Imagine you ask a friend to summarize for you "in a nutshell" what the opera piece was all about that he went to see last week. Your friend will probably have a hard time explaining the experience.
There are some things in life that are hard to grasp in words. Reading the book "Networks of Control" offers this kind of experience.
I first read Wolfie Christl’s detailed analysis of personal data markets’ workings and the abuse of our online data in 2014 (It was written in German and published with the Austrian Chamber of Labour). At the time I had been working on privacy and personal data markets for at least a decade. Nothing could really surprise or shock me. But when I read through Wolfie’s study I got physically disgusted. The reading experience was so heavy. And even though the study never mentioned the word "dignity"; by the time I finished reading it I had the impression that what we lose to personal data markets is exactly this: our personal dignity.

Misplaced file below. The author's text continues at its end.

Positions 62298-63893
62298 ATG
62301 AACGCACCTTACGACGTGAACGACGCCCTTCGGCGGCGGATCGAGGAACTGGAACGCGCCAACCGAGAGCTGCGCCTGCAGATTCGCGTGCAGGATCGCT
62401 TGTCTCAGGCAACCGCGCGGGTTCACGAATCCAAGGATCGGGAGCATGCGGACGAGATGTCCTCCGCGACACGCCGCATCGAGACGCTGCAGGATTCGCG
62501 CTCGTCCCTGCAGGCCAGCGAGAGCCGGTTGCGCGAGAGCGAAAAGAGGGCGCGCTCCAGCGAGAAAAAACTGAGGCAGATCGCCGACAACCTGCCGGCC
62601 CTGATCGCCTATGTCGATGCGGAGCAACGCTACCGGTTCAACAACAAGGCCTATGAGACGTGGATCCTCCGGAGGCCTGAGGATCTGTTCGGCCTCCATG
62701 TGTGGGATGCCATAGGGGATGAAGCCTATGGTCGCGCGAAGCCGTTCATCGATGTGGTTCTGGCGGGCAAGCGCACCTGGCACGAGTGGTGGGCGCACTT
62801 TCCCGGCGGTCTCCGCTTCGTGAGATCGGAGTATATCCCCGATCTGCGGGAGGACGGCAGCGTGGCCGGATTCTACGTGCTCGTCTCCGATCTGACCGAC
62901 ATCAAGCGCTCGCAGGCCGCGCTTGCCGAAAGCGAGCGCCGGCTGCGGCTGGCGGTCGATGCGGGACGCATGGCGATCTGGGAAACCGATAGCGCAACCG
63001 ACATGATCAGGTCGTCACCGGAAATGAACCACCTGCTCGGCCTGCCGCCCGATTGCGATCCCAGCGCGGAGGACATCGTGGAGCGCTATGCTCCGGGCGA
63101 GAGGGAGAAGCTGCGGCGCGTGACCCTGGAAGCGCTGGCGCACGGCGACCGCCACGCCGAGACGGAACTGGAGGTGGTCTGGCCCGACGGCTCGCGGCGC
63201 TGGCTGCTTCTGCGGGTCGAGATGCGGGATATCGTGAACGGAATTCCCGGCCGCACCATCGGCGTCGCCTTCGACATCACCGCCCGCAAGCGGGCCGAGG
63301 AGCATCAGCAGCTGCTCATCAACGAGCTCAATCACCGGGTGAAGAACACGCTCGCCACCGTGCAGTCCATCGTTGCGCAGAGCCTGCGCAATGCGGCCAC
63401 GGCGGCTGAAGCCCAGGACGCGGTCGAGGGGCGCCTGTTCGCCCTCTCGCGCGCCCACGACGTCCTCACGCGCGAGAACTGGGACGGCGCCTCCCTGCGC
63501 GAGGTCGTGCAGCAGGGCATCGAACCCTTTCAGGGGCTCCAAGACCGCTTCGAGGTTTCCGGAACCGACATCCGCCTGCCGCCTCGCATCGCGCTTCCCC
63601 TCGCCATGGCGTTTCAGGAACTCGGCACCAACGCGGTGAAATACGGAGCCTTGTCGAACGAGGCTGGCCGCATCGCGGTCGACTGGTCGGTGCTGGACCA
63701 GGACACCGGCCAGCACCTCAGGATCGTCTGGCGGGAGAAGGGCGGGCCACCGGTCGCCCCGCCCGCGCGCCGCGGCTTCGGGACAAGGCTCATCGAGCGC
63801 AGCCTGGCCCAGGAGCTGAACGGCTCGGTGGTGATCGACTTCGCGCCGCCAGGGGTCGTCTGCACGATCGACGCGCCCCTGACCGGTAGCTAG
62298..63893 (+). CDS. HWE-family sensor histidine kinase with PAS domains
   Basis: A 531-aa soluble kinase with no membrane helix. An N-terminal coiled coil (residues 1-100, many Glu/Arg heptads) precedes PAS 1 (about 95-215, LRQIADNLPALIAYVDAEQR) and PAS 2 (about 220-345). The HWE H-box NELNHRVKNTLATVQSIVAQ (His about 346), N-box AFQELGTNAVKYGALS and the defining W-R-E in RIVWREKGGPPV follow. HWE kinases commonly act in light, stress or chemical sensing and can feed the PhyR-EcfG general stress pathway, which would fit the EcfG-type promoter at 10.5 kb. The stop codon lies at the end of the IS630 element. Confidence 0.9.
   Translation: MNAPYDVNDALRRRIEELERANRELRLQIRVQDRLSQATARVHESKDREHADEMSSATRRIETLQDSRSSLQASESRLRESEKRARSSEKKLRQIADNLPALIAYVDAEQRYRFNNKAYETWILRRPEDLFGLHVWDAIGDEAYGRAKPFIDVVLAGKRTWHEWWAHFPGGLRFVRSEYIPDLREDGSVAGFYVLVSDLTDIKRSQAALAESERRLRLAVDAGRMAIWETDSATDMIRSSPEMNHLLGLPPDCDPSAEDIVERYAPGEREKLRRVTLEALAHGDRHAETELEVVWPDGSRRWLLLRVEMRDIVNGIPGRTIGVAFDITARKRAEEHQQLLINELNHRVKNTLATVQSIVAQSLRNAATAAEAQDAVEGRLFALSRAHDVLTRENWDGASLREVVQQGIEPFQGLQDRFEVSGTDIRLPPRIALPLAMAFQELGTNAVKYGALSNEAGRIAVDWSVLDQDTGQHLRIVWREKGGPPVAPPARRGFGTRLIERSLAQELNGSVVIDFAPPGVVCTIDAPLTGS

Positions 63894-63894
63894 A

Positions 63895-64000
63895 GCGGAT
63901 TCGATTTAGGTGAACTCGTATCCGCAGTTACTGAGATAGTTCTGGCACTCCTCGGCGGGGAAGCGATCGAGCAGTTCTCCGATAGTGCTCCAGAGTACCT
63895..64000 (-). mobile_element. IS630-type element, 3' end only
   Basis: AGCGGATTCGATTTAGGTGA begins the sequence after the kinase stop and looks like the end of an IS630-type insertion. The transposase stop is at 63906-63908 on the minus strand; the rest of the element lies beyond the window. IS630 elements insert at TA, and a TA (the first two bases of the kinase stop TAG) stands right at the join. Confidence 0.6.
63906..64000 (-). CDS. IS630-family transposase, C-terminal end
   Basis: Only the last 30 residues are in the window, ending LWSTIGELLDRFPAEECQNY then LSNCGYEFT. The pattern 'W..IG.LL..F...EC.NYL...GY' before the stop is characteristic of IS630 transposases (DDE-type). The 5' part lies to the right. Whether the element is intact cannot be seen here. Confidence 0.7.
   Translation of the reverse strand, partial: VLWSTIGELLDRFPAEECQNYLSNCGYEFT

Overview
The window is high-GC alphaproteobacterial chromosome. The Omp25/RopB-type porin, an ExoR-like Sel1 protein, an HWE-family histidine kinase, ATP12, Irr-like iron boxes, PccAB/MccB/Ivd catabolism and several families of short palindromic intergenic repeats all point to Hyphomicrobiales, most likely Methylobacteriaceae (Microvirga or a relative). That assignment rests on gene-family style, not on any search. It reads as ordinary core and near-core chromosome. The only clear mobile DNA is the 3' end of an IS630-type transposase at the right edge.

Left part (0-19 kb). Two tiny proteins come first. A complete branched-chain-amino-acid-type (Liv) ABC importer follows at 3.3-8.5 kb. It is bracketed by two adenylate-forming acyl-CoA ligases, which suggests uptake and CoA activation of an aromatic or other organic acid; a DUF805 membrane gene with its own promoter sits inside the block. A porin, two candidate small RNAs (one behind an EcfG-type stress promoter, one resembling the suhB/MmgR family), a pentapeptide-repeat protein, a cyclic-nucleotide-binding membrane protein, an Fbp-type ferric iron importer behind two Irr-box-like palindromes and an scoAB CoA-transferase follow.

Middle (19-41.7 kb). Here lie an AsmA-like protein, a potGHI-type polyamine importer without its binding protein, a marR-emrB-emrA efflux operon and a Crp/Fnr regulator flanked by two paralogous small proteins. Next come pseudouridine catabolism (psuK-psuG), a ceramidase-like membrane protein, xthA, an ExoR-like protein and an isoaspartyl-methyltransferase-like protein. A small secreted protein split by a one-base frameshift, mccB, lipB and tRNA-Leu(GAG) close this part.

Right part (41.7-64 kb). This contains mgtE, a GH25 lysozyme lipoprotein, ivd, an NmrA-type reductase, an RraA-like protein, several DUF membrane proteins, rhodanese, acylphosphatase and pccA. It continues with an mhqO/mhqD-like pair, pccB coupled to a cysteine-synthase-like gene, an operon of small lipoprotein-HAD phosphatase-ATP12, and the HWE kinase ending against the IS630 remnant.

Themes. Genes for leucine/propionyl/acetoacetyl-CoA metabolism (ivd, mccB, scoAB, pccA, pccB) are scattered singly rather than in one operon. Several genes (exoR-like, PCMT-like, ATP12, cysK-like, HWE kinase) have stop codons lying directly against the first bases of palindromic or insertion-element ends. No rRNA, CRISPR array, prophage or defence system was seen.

How we lose our dignity?
Marketers’ are building psycho-social and economic profiles about us now all the time. They offer us different prices for the same product depending on our purchase power and price sensitivity. They let us wait forever in call centres if we don’t make enough money with them. They don’t send catalogues to the poor; presuming that poor people cannot afford products anyway (or would not reliably pay for them). We are categorized into ‘segments’ that often carry ambiguous titles, such as "hedonist", "adventurer" or "preserver". We are analysed as to what triggers us most in our voting behaviour so that political parties can manipulate our votes. Banks are maximising the loan rates we have to pay them, depending on what our data traces tell them about our "risk" to pay them back. Some insurers are using our Facebook friends’ network to see whether we may be filing a fraudulent car accident with them. Others check whether we may fall sick and already take medication or anti-depressives? More important: Are we hanging out with people who are sick or unreliable? What does our social network and communications tell them about us? Or what kind of neighbourhood do we physically live in?